Global strategy paying off in volatile economic climate for Daimler
October 8, 2012
LAS VEGAS, Nev. -- Daimler’s global presence has matured to the point where the company is capable of offsetting weaker markets with stronger ones, and able to stick to its sales targets despite short-term uncertainties, according to its...
LAS VEGAS, Nev. — Daimler’s global presence has matured to the point where the company is capable of offsetting weaker markets with stronger ones, and able to stick to its sales targets despite short-term uncertainties, according to its leader, Andreas Renschler.
Despite the lingering economic uncertainty, the globe’s leading truck manufacturer aims to sell 500,000 units in 2013, more than 500,000 units in 2015, and 700,000 units in 2020.
“We used to be at the mercy of market cycles. Today, we are pretty good at riding them out,” Renschler said during an executive press briefing here in conjunction with the American Trucking Associations Management Conference & Exhibition. “There might be economic headwinds on our way. But we can also count on some tailwinds. We are the market leader in the profitable regions of NAFTA and Europe. We are leading the field in Turkey. We are No. 1 with Euro V vehicles in Brazil. And we expect to sell more profitable heavy-duty trucks in Asia.”
Renschler said Daimler is enjoying sales growth in Europe despite weaker demand in southern Europe, demand in Brazil, although weakening, is still at a high level, sales are showing very strong growth in Japan and Indonesia, US sales growth so far in 2012 is about 25% and Canada is knocking it out of the park this year with 56% growth.
“There is some serious growth in the NAFTA region. The good thing is, our growth is outpacing the market’s. Our sales went up by almost a third compared to last year.”
He added that even more important than sales growth is market share, and Daimler Trucks North America is the market leader in the Classes 6-8 segment.
Renschler says the company’s philosophy is helping drive the impressive performance and it’s a simple one: As global as possible, as local as necessary.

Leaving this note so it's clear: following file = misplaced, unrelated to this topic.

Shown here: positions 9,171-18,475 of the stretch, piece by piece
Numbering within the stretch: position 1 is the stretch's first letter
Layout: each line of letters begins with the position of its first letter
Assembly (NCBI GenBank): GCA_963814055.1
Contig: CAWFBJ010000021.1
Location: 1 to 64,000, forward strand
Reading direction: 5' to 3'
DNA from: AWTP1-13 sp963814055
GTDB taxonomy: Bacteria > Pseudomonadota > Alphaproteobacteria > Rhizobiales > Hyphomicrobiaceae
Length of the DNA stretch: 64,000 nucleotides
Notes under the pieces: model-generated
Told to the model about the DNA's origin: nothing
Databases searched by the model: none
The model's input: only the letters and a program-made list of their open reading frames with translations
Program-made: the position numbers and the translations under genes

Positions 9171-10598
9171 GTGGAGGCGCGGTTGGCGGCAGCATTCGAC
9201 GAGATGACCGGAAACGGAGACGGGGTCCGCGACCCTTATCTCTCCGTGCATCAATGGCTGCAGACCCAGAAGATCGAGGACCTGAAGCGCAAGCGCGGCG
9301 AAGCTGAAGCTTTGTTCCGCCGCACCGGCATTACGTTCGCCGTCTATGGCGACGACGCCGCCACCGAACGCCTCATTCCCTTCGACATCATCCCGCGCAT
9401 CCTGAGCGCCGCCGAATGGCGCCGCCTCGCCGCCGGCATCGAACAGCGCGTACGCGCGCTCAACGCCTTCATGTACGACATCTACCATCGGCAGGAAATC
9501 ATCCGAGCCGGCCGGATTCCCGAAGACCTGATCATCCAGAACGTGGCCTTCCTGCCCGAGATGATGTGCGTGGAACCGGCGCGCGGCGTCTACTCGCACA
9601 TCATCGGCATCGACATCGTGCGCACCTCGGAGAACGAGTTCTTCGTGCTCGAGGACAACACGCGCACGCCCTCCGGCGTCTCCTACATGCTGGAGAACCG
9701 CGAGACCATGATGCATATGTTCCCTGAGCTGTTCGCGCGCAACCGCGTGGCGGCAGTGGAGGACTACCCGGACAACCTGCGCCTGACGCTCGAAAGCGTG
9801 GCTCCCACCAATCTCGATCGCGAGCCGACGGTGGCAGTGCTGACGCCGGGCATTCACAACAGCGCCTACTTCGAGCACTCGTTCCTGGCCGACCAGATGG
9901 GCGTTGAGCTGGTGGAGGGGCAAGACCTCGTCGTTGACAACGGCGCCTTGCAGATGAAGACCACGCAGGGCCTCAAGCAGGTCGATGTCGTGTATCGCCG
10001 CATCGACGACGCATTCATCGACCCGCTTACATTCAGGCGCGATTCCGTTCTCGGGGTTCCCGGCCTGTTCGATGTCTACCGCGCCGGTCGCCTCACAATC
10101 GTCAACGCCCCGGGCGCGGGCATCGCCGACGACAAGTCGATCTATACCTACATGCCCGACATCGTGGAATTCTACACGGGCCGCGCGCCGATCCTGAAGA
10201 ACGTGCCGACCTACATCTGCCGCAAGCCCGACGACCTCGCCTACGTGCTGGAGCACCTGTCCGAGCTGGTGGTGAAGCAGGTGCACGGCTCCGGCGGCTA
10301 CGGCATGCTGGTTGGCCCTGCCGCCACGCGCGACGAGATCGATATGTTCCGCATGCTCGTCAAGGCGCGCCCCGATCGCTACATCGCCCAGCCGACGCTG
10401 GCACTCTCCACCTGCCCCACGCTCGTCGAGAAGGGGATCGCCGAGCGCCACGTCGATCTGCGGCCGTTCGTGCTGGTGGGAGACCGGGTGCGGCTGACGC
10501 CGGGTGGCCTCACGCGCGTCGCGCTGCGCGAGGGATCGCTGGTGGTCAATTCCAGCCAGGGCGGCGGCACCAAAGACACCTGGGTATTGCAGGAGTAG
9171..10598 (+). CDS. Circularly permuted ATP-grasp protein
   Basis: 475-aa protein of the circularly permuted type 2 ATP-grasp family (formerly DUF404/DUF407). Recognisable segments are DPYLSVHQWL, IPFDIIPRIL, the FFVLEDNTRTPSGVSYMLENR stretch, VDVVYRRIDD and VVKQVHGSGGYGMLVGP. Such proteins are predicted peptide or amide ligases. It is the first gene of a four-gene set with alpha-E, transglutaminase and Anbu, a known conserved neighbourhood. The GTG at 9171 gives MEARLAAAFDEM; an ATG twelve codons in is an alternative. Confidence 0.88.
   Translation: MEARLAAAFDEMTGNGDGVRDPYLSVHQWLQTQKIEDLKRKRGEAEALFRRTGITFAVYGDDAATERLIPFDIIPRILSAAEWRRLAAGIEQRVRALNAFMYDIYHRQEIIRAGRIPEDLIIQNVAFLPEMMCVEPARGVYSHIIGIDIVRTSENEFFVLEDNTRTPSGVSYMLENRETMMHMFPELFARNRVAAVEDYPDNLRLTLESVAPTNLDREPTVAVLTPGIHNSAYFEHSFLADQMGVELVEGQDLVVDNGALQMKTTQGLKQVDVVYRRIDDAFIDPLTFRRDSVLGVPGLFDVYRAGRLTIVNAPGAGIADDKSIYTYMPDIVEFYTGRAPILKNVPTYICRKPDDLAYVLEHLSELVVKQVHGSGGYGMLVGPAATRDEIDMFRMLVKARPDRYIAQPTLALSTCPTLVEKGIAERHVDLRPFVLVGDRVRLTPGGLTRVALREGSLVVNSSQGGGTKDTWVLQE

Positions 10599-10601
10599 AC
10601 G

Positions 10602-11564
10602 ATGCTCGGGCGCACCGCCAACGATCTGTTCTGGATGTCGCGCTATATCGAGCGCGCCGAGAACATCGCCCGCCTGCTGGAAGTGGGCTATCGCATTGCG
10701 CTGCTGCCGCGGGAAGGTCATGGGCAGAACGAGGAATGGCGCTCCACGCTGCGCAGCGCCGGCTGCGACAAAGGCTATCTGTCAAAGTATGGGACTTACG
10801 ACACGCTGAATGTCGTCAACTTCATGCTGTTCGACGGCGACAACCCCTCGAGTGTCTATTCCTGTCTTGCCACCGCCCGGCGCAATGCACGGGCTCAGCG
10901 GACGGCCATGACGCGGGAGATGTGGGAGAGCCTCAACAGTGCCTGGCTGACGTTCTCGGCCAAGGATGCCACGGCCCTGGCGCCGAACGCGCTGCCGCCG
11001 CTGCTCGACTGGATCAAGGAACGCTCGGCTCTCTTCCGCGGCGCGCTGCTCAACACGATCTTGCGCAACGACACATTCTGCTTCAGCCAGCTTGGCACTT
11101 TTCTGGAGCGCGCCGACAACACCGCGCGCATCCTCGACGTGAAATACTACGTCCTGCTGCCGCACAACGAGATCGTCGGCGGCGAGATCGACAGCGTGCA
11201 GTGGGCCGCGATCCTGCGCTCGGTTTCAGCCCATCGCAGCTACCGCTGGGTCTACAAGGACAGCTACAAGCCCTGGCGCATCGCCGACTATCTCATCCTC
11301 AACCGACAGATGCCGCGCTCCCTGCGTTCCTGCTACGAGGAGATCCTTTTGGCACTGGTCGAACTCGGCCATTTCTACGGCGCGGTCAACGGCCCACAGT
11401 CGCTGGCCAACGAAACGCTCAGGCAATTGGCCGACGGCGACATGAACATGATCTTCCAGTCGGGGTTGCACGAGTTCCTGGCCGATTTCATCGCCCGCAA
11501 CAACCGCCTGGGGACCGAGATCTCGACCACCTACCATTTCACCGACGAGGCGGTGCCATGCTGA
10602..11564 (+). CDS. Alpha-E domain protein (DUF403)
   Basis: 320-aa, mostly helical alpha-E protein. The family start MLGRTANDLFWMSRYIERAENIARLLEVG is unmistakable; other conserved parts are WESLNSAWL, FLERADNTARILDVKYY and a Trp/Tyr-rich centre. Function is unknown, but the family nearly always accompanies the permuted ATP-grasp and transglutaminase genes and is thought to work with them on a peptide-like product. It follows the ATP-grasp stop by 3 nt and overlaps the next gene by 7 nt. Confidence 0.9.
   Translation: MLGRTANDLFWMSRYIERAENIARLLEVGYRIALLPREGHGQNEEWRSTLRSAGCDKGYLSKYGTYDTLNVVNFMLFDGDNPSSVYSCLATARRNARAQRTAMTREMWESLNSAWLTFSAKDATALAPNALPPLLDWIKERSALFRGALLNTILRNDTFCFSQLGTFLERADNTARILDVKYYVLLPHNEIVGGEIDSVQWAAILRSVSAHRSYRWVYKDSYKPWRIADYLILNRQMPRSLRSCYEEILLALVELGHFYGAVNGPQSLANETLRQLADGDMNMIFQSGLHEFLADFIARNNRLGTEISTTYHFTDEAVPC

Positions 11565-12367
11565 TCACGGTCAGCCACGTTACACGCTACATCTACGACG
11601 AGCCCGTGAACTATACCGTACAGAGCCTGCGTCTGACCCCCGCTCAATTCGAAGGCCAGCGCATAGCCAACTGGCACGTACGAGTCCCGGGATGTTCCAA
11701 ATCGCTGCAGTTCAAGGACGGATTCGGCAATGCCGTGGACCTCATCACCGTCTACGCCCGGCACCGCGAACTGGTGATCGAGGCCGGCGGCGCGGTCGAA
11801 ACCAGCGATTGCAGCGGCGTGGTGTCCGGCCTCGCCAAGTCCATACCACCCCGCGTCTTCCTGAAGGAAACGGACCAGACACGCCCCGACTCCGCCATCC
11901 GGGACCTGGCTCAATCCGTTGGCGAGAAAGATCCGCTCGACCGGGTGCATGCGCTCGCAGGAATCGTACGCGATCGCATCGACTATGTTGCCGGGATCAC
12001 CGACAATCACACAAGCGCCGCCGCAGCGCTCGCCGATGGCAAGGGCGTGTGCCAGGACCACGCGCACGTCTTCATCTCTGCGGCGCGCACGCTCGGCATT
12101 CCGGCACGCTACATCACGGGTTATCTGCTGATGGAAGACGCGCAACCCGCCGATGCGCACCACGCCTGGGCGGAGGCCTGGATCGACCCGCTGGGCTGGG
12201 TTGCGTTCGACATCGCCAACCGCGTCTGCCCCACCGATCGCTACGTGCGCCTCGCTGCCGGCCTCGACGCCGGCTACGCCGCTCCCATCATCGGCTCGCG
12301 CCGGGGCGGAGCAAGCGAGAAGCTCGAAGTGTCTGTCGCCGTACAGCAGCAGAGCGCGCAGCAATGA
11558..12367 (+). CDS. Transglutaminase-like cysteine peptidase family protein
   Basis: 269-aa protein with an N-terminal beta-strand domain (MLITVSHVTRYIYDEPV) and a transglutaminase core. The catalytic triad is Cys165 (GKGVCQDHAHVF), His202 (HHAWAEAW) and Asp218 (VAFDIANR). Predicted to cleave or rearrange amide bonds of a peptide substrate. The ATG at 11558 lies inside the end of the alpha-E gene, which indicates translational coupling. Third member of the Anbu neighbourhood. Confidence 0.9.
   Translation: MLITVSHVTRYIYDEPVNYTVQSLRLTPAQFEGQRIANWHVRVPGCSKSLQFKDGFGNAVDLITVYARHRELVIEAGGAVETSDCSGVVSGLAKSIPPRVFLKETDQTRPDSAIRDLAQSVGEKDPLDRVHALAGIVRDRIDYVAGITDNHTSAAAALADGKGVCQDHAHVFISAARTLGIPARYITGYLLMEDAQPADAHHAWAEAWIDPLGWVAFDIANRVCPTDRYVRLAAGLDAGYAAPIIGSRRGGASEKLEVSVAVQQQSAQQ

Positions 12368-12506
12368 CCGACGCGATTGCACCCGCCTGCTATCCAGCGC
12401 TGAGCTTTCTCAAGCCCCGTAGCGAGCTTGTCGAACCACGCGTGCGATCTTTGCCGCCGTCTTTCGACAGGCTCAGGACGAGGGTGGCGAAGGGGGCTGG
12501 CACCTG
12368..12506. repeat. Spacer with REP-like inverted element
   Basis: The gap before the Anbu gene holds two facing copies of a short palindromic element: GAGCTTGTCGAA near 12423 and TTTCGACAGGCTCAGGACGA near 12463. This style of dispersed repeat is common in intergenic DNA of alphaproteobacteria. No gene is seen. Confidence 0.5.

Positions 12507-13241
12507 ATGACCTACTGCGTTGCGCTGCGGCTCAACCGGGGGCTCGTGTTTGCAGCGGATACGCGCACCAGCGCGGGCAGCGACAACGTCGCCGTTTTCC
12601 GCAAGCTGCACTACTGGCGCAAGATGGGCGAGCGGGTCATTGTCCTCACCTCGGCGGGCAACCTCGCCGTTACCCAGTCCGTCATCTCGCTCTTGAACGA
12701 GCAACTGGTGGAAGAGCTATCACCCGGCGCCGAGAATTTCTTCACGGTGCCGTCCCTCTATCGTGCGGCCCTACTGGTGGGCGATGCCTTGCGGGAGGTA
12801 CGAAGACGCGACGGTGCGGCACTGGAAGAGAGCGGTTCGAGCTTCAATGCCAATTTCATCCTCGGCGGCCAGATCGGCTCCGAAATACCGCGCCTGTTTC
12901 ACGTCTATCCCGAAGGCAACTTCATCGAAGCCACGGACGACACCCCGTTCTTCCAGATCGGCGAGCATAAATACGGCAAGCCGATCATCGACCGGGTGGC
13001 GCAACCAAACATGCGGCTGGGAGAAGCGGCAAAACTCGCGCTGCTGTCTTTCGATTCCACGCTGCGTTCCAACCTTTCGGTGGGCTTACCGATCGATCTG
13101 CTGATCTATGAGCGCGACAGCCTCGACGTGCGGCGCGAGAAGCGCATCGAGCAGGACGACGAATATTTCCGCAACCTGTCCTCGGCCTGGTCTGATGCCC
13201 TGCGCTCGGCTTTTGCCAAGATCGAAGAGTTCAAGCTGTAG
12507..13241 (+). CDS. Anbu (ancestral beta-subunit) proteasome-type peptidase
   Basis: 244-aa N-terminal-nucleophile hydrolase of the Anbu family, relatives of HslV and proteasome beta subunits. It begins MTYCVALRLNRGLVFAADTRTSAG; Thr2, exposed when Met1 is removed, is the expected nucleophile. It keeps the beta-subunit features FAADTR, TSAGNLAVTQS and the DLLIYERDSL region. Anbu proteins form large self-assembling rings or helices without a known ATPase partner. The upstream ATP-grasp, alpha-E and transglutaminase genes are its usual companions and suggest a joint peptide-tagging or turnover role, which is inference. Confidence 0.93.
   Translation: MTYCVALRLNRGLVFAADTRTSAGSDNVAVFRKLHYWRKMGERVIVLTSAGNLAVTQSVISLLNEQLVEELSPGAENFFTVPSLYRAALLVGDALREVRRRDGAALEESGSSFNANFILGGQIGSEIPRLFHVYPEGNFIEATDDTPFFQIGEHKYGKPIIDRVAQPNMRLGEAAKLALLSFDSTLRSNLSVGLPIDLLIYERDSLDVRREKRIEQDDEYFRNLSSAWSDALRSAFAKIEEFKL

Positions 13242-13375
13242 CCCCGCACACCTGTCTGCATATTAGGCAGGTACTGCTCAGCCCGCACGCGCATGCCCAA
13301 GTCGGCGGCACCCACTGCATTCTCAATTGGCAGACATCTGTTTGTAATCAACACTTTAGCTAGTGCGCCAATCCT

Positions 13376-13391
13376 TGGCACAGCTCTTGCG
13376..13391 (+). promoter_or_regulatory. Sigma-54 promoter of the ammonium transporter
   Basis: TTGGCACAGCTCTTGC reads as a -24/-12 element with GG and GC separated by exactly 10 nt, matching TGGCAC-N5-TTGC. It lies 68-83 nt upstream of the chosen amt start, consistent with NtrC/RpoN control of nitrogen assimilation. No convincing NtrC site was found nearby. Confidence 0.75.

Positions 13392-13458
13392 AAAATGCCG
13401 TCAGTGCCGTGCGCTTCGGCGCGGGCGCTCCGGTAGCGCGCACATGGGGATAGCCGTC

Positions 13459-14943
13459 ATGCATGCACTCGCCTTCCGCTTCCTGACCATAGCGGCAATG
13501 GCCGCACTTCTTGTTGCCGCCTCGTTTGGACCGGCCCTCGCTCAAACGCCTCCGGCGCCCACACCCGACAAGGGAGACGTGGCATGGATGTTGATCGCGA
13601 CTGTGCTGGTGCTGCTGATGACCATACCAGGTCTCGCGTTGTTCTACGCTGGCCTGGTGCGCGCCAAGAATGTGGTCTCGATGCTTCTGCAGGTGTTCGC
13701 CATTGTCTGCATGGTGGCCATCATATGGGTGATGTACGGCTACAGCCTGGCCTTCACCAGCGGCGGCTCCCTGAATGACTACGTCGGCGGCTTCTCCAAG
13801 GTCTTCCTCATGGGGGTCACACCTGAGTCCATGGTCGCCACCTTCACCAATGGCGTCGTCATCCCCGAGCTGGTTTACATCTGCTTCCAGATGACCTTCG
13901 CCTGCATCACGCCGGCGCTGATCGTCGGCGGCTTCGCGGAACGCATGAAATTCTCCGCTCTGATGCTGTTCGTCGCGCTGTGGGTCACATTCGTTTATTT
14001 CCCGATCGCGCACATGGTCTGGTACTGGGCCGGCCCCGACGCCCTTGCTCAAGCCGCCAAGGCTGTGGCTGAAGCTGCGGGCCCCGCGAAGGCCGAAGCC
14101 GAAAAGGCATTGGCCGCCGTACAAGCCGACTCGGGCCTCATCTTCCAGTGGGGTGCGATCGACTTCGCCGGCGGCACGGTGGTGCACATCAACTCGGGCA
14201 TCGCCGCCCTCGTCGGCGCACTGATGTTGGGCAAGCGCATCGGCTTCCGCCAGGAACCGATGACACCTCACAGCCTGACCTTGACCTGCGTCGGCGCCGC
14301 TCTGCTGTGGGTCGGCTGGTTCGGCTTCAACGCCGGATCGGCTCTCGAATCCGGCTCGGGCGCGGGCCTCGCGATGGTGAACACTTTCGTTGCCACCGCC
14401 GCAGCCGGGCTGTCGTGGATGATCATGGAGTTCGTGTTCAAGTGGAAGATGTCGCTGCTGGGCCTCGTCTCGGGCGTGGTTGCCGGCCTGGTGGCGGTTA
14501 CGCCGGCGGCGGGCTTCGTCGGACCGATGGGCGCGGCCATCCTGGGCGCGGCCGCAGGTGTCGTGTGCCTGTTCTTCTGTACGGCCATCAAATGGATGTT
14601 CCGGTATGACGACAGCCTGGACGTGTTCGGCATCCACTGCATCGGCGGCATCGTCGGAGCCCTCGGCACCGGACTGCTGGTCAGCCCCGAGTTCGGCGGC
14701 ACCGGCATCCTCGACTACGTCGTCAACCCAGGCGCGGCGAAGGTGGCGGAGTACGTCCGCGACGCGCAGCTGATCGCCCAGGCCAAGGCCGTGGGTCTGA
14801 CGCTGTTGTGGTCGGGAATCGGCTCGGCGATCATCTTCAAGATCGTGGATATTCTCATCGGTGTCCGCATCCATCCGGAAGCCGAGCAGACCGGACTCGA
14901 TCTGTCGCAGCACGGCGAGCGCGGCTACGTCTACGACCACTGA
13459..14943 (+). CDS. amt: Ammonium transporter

That creates a broad range of advantages for Daimler, including more flexibility in manufacturing, less complexity in its supplier base, faster time-to-market, and higher quality products, he said.
“All of that is good for us, but most importantly: It’s good for our customers: They get the best technology, tailored to their needs, at a competitive price,” Renschler added.
He pointed to the Freightliner Cascadia Evolution – considered the company’s “next big thing” as a prime example. Thanks to aerodynamic improvements and the Detroit DD15 engine, the truck consumes up to 7% less fuel than its predecessor, under real-world conditions, Renschler claimed.
Asked whether the flipside to a global and integrated platform is not strained relationships with suppliers such as Eaton, Meritor and Cummins, Martin Daum, head of Daimler Trucks North America, said it doesn’t have to be.
“Cummins is as much a global company as we are. We benefit in the US from their expertise and we are very close partners when it comes to those innovations,” Daum said, pointing out that working with partners when possible also helps in riding out market highs and lows.
Daum’s remarks also revealed that the time when Daimler will be so integrated with its own products it would no longer need other component manufacturers is not in the near future.
“They are our largest suppliers today and they will be our largest suppliers in the future,” Daum said.
One area where Daimler is leaning on suppliers is in the move towards natural gas engines. Although it has its own engine manufacturer, Detroit, it is still leaning on Cummins for natural gas power. Daum said the market for natural gas engines is still far from large enough to warrant placing its own resources towards making natural gas engines for the North American market.
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